A five-year journal allows you to write just a very few lines about your day, a thought, an experience, or an event. It only takes a few minutes at bedtime and there is no pressure. There are no year dates, only a page for each day of the year and each page has five sections of a few lines each. So, the first year, you write the year date and a few lines, then the next year you go back to the same day and can see what you wrote the year before as you begin to describe your current day for the new year.
At the end of the day, you write what has happened. There need be nothing more than that to get you thinking and listening to yourself. As I began to write my few lines, I discovered I often wanted to say something else, but didn’t have any more room for that day. So, I began to write those few extra things into another journal. Suddenly, I was journaling and enjoying the process.
If you have never journaled, or have never been consistent, using a five-year journal could be your gateway to writing and investigating your thoughts and feelings.
In addition to writing our thoughts on a regular basis, meditation is the most ancient practice of self-discovery. The earliest written records of meditation come from Hindu writings 1500 years before Christ. In addition to Hindu traditions, many other religious traditions have included some form of meditation. Meditation was introduced to the United States following World War II, by soldiers who encountered it while serving in the Pacific Theater.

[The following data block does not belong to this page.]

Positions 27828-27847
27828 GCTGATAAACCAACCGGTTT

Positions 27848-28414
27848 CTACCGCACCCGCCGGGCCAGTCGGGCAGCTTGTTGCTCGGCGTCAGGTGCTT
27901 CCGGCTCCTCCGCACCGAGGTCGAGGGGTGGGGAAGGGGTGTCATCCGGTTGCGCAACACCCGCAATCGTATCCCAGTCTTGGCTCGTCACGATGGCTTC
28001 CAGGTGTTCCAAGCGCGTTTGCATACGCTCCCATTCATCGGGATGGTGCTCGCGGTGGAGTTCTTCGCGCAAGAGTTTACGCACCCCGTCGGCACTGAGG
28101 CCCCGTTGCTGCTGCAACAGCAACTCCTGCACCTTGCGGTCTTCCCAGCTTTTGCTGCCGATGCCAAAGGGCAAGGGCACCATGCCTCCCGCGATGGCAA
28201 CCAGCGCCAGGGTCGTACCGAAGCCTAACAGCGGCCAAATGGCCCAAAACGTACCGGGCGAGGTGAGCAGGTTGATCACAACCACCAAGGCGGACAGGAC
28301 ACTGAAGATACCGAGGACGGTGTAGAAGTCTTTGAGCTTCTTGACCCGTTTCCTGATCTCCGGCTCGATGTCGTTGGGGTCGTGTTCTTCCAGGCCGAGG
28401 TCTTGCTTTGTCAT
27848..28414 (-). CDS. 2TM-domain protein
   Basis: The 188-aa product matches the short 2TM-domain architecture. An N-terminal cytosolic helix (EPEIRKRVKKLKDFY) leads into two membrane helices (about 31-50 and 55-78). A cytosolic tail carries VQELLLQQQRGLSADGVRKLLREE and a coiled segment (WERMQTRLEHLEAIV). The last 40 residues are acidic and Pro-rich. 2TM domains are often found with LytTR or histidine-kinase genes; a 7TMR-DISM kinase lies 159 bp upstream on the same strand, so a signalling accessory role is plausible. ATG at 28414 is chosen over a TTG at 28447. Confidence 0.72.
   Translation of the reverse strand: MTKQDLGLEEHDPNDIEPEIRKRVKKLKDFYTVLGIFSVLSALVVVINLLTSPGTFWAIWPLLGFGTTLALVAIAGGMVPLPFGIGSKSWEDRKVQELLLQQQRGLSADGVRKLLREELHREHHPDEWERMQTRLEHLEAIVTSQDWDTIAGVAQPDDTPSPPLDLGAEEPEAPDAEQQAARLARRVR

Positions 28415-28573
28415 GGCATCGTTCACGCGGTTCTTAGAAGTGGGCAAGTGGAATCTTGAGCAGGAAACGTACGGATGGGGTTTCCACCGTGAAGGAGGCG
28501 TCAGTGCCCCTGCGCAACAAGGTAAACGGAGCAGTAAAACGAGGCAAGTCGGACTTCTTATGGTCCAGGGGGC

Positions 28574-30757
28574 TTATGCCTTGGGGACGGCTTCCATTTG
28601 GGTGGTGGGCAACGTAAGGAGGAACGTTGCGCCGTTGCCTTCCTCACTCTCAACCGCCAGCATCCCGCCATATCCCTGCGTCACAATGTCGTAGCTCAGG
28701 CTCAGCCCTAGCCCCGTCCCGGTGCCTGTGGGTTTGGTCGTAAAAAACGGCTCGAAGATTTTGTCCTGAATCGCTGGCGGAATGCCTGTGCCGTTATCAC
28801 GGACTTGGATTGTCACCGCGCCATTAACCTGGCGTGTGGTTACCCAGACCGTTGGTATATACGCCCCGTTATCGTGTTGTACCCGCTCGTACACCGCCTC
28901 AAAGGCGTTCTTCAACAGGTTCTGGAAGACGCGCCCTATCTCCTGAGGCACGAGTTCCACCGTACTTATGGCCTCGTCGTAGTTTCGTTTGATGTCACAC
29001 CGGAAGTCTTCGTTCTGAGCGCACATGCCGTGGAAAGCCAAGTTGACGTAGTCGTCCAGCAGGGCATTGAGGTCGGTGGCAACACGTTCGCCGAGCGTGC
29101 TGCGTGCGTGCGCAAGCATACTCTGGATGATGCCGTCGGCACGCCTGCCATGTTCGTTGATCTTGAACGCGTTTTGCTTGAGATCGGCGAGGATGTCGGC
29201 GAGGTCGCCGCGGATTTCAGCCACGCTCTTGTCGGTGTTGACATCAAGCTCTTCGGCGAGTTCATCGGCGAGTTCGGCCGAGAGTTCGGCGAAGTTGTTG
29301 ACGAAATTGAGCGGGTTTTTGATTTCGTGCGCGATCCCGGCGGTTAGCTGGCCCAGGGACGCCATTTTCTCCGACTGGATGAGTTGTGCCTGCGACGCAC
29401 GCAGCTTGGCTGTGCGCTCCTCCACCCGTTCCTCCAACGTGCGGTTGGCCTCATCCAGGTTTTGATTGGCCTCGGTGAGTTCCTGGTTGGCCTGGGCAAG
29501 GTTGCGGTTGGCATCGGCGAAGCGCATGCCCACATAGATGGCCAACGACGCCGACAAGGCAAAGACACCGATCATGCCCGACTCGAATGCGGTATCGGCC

Regardless of which tradition practices meditation, the purpose of meditation is to quiet the mind, become still emotionally and physically, and become open to inspiration and the energies of the universe.
Today we often hear the term “Mindfulness” to describe becoming still and quieting our minds so we can become more fully aware of who we are and where our thoughts lead us. Whether you call it mindfulness or meditation, the result of the practice is a calmer, more relaxed state of being, that often leads to personal insight and personal growth.
Finding time for yourself to learn who you are is a great gift. It is an ultimate expression of self-mothering.
There are online courses and centers all over the country where one can learn the art of mindfulness and meditation. All you have to do is Google. I encourage you to search the internet to find books, centers, courses, DVD’s, and/or CD’s that appeal to you. The practice of meditation will change your life.
To end this series, I am including a list of references to help you in your search toward self-love, self-mothering, and better health.